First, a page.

Michael Jabara Carley. 1939: The Alliance That Never Was and the Coming of World War II. Chicago: Ivan R. Dee Publisher, 1999. xxvii + 325 pp. $28.95 (cloth), ISBN 978-1-56663-252-2.
Reviewed by William R. Keylor (Boston University)
Published on H-Diplo (February, 2000)
Note: H-Diplo recently ran a roundtable discussion on Michael Carley's book 1939: The Alliance That Never Was and the Coming of World War II. The participants were William Keylor, Boston University; Igor Lukes, Boston University; Sally Marks, Providence, Rhode Island; and Robert Young, University of Winnipeg. Each part of the roundtable will be posted to the Reviews website as an individual review, with Carley's comments linked to each individual contribution.
When I first met Michael Carley several years ago in the foyer of the French Foreign Ministry in Paris, he was noticeably eager to get upstairs to the Salle des Archives and start work on the business at hand. When we prepared to depart at the end of a long day perusing dispatches and memoranda, he was the last to turn in his carton to the impatient bureaucrat on duty. In the course of subsequent conversations Carley has regaled me with tales of his ardent labors in the archives of the former Soviet Union in Moscow. The inelegant term "rat des archives," employed by Sally Marks to characterize the author of 1939: The Alliance that Never Was and the Coming of World War II_, strikes me as right on the mark. What many readers of this book may not realize is that Carley completed his exhaustive investigations in British, French, and Russian sources while occupying a full-time administrative position that did not afford the long summers and sabbaticals that academic historians depend on for this type of multi-archival research. Whatever judgment one may render on the interpretations and conclusions of this work, one must tip one's hat to the author for his shrewd and patient detective work in following the paper trail of diplomatic maneuvering in London, Paris, and Moscow as the governing elites in those three capitals and their representatives abroad labored in vain during the waning years of the 1930s to resurrect the old Triple Entente that had prevented a German-dominated Europe at the beginning of the last war.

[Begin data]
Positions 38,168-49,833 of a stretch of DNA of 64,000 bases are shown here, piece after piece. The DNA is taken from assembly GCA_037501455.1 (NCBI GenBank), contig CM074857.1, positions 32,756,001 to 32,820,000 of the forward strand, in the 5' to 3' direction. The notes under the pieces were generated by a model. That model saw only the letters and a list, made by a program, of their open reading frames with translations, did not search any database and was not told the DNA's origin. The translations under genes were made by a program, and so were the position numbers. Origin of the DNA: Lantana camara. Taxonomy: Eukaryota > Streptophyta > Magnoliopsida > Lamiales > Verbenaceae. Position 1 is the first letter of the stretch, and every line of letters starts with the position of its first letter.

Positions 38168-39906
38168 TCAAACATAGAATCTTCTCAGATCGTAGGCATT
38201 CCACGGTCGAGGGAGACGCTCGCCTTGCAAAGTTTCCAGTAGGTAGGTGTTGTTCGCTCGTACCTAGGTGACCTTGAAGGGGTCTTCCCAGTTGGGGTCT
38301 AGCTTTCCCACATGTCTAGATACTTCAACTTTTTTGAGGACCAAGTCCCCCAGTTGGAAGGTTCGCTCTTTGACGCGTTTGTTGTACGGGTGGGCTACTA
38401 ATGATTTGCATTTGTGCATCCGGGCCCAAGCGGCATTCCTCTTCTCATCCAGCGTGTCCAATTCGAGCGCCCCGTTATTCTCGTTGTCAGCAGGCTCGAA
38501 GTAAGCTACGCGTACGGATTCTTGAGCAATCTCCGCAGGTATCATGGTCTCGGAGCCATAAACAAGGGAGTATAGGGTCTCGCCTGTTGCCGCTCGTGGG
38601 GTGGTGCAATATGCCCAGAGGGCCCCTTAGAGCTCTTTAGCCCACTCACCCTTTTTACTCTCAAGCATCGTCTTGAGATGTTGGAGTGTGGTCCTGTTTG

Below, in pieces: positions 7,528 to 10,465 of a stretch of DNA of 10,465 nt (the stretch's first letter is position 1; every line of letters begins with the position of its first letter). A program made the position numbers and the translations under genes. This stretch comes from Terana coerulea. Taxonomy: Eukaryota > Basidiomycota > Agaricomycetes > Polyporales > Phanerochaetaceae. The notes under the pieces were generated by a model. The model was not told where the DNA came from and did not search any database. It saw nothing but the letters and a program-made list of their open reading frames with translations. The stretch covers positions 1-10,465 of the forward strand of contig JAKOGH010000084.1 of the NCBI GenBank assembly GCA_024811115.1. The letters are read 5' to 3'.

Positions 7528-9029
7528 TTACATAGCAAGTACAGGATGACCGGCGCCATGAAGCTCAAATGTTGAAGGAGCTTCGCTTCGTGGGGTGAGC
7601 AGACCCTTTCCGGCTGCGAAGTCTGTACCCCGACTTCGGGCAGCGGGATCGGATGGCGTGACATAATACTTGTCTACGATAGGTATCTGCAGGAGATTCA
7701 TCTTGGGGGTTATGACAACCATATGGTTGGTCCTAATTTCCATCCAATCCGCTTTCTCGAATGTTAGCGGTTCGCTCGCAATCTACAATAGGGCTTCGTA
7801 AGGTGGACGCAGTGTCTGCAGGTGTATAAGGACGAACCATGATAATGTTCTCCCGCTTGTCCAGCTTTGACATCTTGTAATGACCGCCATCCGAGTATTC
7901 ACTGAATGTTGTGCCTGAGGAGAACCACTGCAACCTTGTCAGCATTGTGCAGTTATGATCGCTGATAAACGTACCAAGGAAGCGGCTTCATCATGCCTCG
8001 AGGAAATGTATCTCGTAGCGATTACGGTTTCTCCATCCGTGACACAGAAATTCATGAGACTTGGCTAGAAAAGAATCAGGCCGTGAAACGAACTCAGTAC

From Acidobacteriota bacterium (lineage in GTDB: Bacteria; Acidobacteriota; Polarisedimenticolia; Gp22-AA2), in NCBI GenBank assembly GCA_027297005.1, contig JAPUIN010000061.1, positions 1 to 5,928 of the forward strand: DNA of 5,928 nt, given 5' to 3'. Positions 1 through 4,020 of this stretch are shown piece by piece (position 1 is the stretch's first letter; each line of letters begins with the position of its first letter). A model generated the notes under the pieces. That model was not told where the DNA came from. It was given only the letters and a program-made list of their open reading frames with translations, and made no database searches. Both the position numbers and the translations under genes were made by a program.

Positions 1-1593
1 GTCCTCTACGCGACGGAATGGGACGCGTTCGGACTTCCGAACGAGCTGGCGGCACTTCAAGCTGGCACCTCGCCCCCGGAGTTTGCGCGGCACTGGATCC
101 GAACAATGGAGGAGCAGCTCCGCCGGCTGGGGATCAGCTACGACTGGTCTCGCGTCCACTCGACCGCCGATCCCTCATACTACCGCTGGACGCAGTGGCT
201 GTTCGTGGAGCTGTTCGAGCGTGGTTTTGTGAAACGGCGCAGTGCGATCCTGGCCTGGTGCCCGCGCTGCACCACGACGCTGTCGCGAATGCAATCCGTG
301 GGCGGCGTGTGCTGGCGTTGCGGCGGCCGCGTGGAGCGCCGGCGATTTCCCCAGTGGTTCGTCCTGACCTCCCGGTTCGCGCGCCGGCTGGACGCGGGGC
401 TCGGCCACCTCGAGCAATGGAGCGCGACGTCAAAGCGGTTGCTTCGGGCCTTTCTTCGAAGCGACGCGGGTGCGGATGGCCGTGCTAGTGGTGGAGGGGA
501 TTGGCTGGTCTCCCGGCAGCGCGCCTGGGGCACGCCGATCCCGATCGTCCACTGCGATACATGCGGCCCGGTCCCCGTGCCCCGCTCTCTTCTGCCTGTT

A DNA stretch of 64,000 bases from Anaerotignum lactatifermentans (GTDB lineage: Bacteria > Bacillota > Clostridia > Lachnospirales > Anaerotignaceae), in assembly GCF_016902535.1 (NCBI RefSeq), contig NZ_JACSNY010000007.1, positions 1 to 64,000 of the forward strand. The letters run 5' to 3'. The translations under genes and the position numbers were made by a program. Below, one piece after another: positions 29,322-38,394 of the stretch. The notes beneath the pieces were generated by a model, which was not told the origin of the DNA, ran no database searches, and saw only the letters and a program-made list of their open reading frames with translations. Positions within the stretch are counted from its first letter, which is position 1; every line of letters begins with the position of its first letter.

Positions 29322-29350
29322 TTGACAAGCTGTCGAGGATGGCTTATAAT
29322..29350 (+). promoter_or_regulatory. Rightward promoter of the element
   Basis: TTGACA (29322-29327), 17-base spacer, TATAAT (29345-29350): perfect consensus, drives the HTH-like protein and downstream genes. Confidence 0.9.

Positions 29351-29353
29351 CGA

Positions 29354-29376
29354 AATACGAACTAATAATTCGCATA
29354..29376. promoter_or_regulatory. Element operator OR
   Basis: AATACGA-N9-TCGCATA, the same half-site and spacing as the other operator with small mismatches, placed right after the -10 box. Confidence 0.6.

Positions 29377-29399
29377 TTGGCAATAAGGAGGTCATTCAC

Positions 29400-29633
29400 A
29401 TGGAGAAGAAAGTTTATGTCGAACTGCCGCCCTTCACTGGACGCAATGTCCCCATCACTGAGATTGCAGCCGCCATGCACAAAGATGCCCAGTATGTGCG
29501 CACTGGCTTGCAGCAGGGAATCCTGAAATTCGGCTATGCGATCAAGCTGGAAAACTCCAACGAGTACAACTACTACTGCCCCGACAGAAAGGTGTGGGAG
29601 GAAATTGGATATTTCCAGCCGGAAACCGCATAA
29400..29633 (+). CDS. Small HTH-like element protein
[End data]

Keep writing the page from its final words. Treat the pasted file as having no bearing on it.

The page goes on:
Some may be tempted to ask whether there is anything new to say about the origins of the Second World War after the plethora of studies on that subject that have appeared in the past half century. The answer to that question must be a resounding "of course," for at least three reasons. First, successive generations of historians may develop valuable insights about historical events that had escaped or been ignored by their predecessors. Secondly, new archival evidence may prompt a reassessment of the reigning scholarly consensus concerning a particular historical development. Thirdly, the literary form of a historical work may command the attention of a readership beyond the small circle of scholarly specialists in the subject at hand, thereby helping to bridge the enormous and unfortunate gap between academic history and the general public.
Carley's book qualifies as an important contribution to the historiography of the interwar period on all three counts. First, it offers a bold and vigorous challenge to the reigning scholarly judgments of the Western allies' failure to organize an effective coalition of states to deter or contain Nazi aggression in the 1930s. Most recent studies of appeasement, by focussing attention on the complex social, economic, military, and imperial challenges faced by the governing elites of Great Britain and France, have tended (at least by implication) to absolve Chamberlain, Daladier, and the other architects of appeasement of the terrible sins for which an earlier generation of historians had indicted them. Carley brushes aside most of the nuances, qualifications, and complications that other scholars have offered as extenuating circumstances that help to explain the Anglo-French propensity for seeking a diplomatic settlement with Hitler while rebuffing Soviet bids for an anti-German alliance. Instead, he applies Occam's razor to this old scholarly debate by offering a simple, straightforward, monocausal explanation focusing on ideological considerations: The fanatical anti-Communism that gripped the ruling elites of inter-war Britain and France prevented them from grasping the salient fact that only an alliance with Russia could prevent the total destruction of the 1919 peace settlement and the advent of a German hegemony in Europe.
Carley has little patience for the familiar explanations of Anglo-French policy that have made appeasement seem an almost over-determined outcome: the weakness of the Red army after Stalin's ruthless purge of the officer corps, which led Western observers to discount its military utility in a war against Germany; the Warsaw government's refusal to grant the Red Army transit rights across Polish territory, which rendered Soviet participation in a war against Germany problematical even if the purges had never occurred; the vivid memories of the Great War in France and the resulting obsession with avoiding a repetition of that national trauma, even at the price of treaty revision in Eastern Europe; the lingering guilt feelings in Great Britain about the territorial provisions of the Versailles settlement and its violation of the Wilsonian principle of national self-determination when applied to Germany, which Hitler skillfully exploited during the Rhineland, Austrian, Sudeten, and Danzig crises. For Carley, all of these circumstances recede into insignificance compared to what for him is the omnipresent and omnipotent force at work in the corridors of Whitehall and the Quai d'Orsay: the rabid anti-Bolshevism among policymakers in London and Paris led them to fear not defeat but victory over Germany with Soviet assistance, for such a victory would lead to what they feared even more than a German-dominated Europe: a Europe fatally infected by the bacillus of Bolshevism.